So my more G-rated answer would be to give an assortment of colorful flower bulbs to Mary from The Secret Garden. I would give her a few that were forced into bloom early so she could enjoy them now, but the rest I would just leave as a surprise. She wouldn't have any idea what kind they were until the spring, when they sent up shoots and flowered. Ooo, and a kitten too. In fact, kittens all around!

I reread The Secret Garden recently on my Kindle, so that explains why I thought of young Mary.

So I'm on facebook, I have this blog, I have my art website, but I'm dragging my feet on joining Twitter. I've found the Twitter pages where I can stalk some agents, but I haven't set up my own account yet. Mainly for the time constraints--as you can tell, my two-three-times weekly blog posts fell to occasionally-weekly when I was wrassling my rewrites.

Twitter seems like it would be fun, but time-consuming as well. And apparently there are politics to worry about, too. It just hasn't gotten to a tipping point yet where I think it's worth it.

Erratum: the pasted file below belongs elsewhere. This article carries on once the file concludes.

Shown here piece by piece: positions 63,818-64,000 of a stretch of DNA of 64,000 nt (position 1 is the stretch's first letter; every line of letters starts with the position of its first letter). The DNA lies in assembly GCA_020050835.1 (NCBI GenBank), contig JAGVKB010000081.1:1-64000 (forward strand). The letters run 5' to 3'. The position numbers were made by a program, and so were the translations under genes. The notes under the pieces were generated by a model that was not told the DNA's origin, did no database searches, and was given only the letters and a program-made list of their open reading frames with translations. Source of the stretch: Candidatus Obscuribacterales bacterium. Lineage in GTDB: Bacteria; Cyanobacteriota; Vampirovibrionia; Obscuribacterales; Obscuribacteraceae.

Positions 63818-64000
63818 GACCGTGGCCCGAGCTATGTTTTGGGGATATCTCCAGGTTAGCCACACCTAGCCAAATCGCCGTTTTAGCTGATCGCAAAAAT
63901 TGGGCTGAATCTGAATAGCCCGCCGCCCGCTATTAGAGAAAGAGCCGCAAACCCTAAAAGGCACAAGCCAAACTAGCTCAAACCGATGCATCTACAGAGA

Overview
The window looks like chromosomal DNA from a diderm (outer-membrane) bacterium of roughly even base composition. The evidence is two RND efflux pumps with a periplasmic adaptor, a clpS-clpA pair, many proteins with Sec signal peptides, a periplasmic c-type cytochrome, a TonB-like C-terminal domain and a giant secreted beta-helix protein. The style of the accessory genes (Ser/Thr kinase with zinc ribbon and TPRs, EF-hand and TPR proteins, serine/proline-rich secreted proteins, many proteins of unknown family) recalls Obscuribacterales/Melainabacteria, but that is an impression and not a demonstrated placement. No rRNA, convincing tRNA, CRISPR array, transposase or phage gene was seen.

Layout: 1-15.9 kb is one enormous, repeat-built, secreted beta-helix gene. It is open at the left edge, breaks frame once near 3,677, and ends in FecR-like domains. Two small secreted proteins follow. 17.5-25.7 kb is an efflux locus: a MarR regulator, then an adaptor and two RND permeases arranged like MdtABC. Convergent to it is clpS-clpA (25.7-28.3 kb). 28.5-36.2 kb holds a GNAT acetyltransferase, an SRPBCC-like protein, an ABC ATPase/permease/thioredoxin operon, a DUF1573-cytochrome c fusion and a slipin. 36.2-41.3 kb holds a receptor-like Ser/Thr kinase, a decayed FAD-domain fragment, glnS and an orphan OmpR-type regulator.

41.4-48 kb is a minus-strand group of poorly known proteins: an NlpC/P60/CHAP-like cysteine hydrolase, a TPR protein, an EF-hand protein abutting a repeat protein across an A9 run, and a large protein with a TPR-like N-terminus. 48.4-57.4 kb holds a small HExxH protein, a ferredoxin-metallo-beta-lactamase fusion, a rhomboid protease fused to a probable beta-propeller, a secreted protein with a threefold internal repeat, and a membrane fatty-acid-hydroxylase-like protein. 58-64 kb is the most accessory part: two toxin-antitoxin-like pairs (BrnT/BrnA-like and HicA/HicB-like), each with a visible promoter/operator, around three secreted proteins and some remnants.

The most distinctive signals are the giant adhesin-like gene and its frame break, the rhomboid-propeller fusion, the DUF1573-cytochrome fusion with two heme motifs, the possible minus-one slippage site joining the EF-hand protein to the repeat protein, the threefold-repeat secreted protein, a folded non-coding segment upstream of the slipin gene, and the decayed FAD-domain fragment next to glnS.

And then, a local mall got hit with a flash mob. I actually know a person in one of the choirs, and she was telling people for weeks ahead of time about the secret upcoming spontaneous event. Of course as a writer, I had to argue the semantics of calling a planned event of this magnitude a spontaneous event, but the official designation was "Random Act of Musical Kindness."

I also questioned how it could be a secret if she's telling everyone. She said, "I have to tell my friends, and the more the merrier." Well apparently the organizers did not allow for the Twitter factor: a secret told to one friend, or even an overheard conversation, can spread like a fire (okay, that was a bad analogy, considering the mall was hit by a fire last month) with the power of Twitter.